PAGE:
14:20: Google and POLITICO are hosting a tech/innovation/politics thingy at the Newseum today, and hello, in his first minute or speaking, David Axelrod, the president's chief adviser, suggested that President Obama wouldn't have been elected without advances in technology. Kind of a profound point, but one that could apply to a variety of presidents: Andrew Jackson and the rapid diffusion of newspapers; FDR and the radio; JFK and the television; Ronald Reagan and television commercials.
Liveblogging from the Newseum:
15:10: Axe's favorite apps: MLB Live, Pacman, POLITICO, a lot of the news apps.
15:03: Axe handicaps Rahm's prospects as a candidate for mayor. "He understands that if he does make that decision he's going to have to go door to door. One thing I know about Chicago is that no one gives you anything and you've got to earn it."
14:56: Axelrod explains why the White House cooperated with Woodward. "It was obvious that he had a lot of information and it was important to be placed in context." "Those who actually read the full book find that it tells the story of a very rigorous, thoughtful, and tough process to impose a strategy in Afghanistan that we didn't have for seven years." Axe discloses that he spoke several times with Woodward.
14:51: Axelrod won't handicap 2012. Prompted to talk about Chris Christie, he says he "likes him," and "he's a serious person." Axe doubts "he would leave a job he just began to run for president."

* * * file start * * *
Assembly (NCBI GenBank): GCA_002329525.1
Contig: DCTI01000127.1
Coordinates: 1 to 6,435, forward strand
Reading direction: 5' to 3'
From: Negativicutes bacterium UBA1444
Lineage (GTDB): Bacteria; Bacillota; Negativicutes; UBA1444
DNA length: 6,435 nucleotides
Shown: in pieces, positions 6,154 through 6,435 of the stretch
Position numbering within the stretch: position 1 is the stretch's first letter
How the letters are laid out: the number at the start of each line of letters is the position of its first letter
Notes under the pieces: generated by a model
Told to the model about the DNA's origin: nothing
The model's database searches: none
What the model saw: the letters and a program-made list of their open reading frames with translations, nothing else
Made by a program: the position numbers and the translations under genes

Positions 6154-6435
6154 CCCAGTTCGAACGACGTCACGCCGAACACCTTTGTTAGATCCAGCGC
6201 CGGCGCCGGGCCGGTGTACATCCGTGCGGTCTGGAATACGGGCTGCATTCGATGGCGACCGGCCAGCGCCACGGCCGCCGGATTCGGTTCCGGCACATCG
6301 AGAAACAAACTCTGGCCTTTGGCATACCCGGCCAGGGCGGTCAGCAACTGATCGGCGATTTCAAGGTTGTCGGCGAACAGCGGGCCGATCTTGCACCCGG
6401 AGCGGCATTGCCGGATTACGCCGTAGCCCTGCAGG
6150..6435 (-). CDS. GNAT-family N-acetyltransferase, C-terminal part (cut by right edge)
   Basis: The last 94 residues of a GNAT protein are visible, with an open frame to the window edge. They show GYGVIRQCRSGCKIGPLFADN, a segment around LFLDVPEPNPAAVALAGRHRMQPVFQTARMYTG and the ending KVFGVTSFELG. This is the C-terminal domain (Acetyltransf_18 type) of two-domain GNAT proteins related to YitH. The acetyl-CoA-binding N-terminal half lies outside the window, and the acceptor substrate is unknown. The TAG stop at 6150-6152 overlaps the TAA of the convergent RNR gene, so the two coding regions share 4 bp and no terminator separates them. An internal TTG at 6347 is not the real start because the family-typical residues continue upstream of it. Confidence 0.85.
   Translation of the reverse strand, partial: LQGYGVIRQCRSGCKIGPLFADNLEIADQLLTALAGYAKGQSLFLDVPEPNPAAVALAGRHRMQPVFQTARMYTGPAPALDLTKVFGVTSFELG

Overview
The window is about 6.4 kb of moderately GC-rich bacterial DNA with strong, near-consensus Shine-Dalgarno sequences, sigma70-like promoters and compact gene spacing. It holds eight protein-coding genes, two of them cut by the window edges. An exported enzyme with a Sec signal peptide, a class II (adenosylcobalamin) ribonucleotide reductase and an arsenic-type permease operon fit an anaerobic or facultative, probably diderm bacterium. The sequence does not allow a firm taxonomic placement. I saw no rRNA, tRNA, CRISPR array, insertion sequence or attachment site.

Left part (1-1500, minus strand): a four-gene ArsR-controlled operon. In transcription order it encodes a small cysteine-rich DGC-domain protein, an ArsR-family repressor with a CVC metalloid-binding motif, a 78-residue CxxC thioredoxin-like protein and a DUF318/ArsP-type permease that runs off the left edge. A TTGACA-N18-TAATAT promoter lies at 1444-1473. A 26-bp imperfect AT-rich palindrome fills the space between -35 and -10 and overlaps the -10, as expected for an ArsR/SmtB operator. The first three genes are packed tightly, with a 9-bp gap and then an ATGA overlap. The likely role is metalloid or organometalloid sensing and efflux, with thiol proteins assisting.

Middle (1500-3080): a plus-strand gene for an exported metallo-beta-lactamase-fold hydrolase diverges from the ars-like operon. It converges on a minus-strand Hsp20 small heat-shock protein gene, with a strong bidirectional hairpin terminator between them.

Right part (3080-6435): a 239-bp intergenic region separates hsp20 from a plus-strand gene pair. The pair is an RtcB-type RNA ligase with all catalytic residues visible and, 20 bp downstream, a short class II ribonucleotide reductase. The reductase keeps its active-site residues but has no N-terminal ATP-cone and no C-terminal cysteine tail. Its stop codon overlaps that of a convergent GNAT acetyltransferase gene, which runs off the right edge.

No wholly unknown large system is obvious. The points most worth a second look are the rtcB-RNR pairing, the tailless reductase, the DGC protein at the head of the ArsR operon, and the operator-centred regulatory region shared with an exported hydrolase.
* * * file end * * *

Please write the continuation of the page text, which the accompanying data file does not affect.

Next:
14:49: Axelrod hopes that Republicans will come out of the election "with a new sense of responsibility" to participate. He predicts "establishment corporate Republicans" in DC will clash with Tea Party Republicans.
14:45: David Axelrod discloses that he suffered from an intestinal parasite on vacation and decided to use the catalyst to continue to lose weight. He is "eating with some discretion."
14:43: Jon Stewart's rally? "The greatest service that he and others can perform is to encourage others to participate. The more people who participate, the better off we're going to be." Axe notes that there might be a diminution of the reserve forces for GOTV.
14:41: Axelrod says that Sen. Michael Bennet has seen thousands of GRPs in Colorado of negative ads against him and "is holding up well."
14:40: Axelrod says a large turnout will help Democrats and says that voters DO KNOW that Democrats have a message. (Really?) He says this in response to a Google Moderated question about how Democrats will forestall a major disaster in November. Axe challenges Ed Gillespie and Karl Rove to disclose who is funding "these tens of millions" worth of negative ads.
Now to the substance of Mike Allen's discussion with Axelrod. Axelrod exalted in the poor reviews that the Republican Pledge to America received, and then pulled out a talking point about how Republican economic policies "led to the biggest economic disaster since the Great Depression." But Axe correctly noted that among the biggest critics of the Pledge's "pablum" were the Rightroots.
In his public events, Axelrod has a standard answer to the question of "How tough an election it's going to be?" He notes that he warned President Obama of this potential narrative two years ago. But he thinks the election will be "idiosyncratic" because the GOP brand "is not strong at all." Not "Pollyannish," Axelrod said, but he's "eager" for the night. He thinks Democrats will have a better night than "you guys" predict.
Marc Ambinder is a contributing editor at The Atlantic. He is also a senior contributor at Defense One, a contributing editor at GQ, and a regular contributor at The Week.